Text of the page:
ESPN’s The Brawl Invitational: “It’s anybody’s game with G2 out,” says Lawler

May 1, 2020 - 00:13
Rocketeers / Events / Interviews /

We just saw the Rocket League Spring Series last weekend, but for fans of North American Rocket League, there won’t be much of a lull until the next big competition. In fact, it’s this weekend. Former Rocket League Championship Series (RLCS) caster Adam “Lawler” Thornton is putting on The Brawl Invitational in partnership with ESPN Esports.

Eight invited teams will join a pair of squads that pull through the open qualifier gauntlet. Qualifiers start on Friday with up to 128 teams in the mix, and then we’ll see some major rosters in the mix during Saturday’s 10-team bracket with $2,000 up for grabs.

Lawler, who has done some interviews with ESPN about Rocket League in recent months, said the whole thing came from a meetup at last summer’s Apex Legends EXP Invitational at X Games Minneapolis. Conversations persisted with an ESPN producer to figure out how the network could help point some of its audience towards the esport (ESPN2 also aired Sunday’s NA Spring Series finals).

According to Lawler, the dialogue “basically pushed Rocket League ahead in their timeline” and ultimately led to ESPN Esports’ support of The Brawl Invitational, the latest edition of his own offseason tournament brand.

“I get the support and the backing of ESPN Esports, and they’re willing to help provide other things that may help not only grow my own brand with The Brawl, but also ease their way into the scene other than just a championship event on ESPN2,” Lawler tells Rocketeers, while praising his ESPN collaborators for their attention and forthrightness. “It leaves me speechless thinking about how forward and how direct about plans and how communicative they are on everything. It’s just a breath of fresh air, it really is,” he adds.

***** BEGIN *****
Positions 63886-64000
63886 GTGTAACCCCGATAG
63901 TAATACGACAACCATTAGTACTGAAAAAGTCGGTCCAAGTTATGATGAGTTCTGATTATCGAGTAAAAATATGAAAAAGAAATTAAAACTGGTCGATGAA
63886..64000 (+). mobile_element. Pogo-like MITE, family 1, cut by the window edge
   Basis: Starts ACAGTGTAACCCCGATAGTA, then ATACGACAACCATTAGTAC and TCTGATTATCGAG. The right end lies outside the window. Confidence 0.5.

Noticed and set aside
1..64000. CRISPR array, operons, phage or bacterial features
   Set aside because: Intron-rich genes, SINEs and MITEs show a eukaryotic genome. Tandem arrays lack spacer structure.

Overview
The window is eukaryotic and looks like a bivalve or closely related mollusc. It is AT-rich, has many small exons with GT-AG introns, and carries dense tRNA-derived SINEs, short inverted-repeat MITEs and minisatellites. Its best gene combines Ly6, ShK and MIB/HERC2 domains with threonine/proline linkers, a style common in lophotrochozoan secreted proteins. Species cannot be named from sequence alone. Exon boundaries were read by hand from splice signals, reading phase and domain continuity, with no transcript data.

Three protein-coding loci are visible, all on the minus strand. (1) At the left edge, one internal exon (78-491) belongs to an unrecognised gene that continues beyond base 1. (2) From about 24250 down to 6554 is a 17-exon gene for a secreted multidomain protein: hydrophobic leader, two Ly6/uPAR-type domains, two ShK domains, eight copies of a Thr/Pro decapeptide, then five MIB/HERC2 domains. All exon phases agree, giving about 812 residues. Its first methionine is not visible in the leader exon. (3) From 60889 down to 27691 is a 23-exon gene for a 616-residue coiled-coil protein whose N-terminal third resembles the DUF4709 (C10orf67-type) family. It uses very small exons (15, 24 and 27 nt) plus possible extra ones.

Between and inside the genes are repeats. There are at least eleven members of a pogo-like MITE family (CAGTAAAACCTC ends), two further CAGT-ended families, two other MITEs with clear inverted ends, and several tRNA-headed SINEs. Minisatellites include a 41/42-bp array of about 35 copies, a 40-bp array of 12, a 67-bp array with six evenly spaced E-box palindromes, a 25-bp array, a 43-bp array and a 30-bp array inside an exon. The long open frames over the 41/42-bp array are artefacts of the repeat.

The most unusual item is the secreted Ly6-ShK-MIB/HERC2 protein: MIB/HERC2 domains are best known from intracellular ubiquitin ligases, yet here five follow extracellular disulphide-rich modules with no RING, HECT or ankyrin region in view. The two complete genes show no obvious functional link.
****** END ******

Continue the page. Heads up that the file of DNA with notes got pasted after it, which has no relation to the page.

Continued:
Lawler will stream the semifinals and grand finals of Friday’s open qualifier on his own Twitch channel, while Saturday’s matches will be split between the Twitch streams of both Lawler and ESPN Esports. A Squad Stream will be available to let viewers watch both streams at the same time, ensuring they don’t have to miss anything.

According to Lawler, the streams will have player and post-match interviews. Community favorites SubParButInHD—Emile “Cole” Cole and Alex “Stumpy” Knight—will cast on the ESPN Esports stream and later provide a post-weekend aftermovie to tie it all together.

G2 Esports was the only team to decline its invitation to The Brawl, due to existing family plans for one of the players. Cloud9 originally confirmed that it would compete but had to pull out just today due to personal matters, says Lawler.

That leaves NRG, Spacestation Gaming, Rogue, Pittsburgh Knights, eUnited, the Susquehanna Soniqs, and the newly-signed Team Envy (ex-Ghost) as confirmed invited teams, with the newly-RLCS-promoted Affinity (ex-Omni Nation) taking Cloud9’s vacated spot.

After winning both the North American regional championship in RLCS Season 9 and taking last weekend’s Spring Series with a decisive 4-0 win over NRG, G2 Esports would’ve been the favorites for The Brawl Invitational—but they’re sitting this one out. NRG might’ve been the runner-up on Sunday, but North America is super competitive right now, especially following recent roster shake-ups and new player trials.

“I don’t think you can sleep on any team,” says Lawler. “I think it’s open for the taking, especially with new rosters and new trials of players. That lack of pressure I think opens doors. I think Pittsburgh Knights should get a shout; I think they look pretty good. Rogue has a lot of things that I like; I just need to see if they can put it together, and a lot of that rides on Firstkiller. Honestly, it’s anybody’s game with G2 out.”

Check back soon for more of our conversation with Lawler, including his exit from the RLCS and what’s next for him.

Andrew is the Lead Editor of Rocketeers, and has been covering Rocket League esports since RLCS S1 for publications such as Red Bull Esports, Esports Insider, The Esports Observer, and Waypoint. He is also currently the Content Lead for The Esports Journal magazine and has written about games, gadgets, etc. for 100+ publications since 2006.